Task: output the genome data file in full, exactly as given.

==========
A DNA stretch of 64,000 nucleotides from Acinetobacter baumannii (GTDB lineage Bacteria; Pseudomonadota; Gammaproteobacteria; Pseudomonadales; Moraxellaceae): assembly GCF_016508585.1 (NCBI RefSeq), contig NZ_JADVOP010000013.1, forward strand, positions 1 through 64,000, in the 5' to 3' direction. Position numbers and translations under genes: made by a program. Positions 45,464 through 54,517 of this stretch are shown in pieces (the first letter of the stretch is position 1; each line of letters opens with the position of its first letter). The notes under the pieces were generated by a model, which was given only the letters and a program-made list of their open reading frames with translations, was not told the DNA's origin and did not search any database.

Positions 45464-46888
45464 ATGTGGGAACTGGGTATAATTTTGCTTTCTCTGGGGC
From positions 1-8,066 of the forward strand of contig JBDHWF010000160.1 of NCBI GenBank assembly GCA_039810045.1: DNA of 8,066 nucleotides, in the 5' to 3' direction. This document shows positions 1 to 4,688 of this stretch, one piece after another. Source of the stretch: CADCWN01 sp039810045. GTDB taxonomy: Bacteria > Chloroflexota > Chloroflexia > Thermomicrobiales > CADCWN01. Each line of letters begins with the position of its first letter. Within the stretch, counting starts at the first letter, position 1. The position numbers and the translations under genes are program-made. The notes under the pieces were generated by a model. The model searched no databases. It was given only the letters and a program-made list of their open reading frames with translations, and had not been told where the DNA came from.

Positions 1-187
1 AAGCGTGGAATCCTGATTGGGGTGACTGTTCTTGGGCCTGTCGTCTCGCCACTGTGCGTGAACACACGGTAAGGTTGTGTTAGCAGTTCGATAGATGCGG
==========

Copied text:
A DNA stretch of 64,000 nucleotides from Acinetobacter baumannii (GTDB lineage Bacteria; Pseudomonadota; Gammaproteobacteria; Pseudomonadales; Moraxellaceae): assembly GCF_016508585.1 (NCBI RefSeq), contig NZ_JADVOP010000013.1, forward strand, positions 1 through 64,000, in the 5' to 3' direction. Position numbers and translations under genes: made by a program. Positions 45,464 through 54,517 of this stretch are shown in pieces (the first letter of the stretch is position 1; each line of letters opens with the position of its first letter). The notes under the pieces were generated by a model, which was given only the letters and a program-made list of their open reading frames with translations, was not told the DNA's origin and did not search any database.

Positions 45464-46888
45464 ATGTGGGAACTGGGTATAATTTTGCTTTCTCTGGGGC
From positions 1-8,066 of the forward strand of contig JBDHWF010000160.1 of NCBI GenBank assembly GCA_039810045.1: DNA of 8,066 nucleotides, in the 5' to 3' direction. This document shows positions 1 to 4,688 of this stretch, one piece after another. Source of the stretch: CADCWN01 sp039810045. GTDB taxonomy: Bacteria > Chloroflexota > Chloroflexia > Thermomicrobiales > CADCWN01. Each line of letters begins with the position of its first letter. Within the stretch, counting starts at the first letter, position 1. The position numbers and the translations under genes are program-made. The notes under the pieces were generated by a model. The model searched no databases. It was given only the letters and a program-made list of their open reading frames with translations, and had not been told where the DNA came from.

Positions 1-187
1 AAGCGTGGAATCCTGATTGGGGTGACTGTTCTTGGGCCTGTCGTCTCGCCACTGTGCGTGAACACACGGTAAGGTTGTGTTAGCAGTTCGATAGATGCGG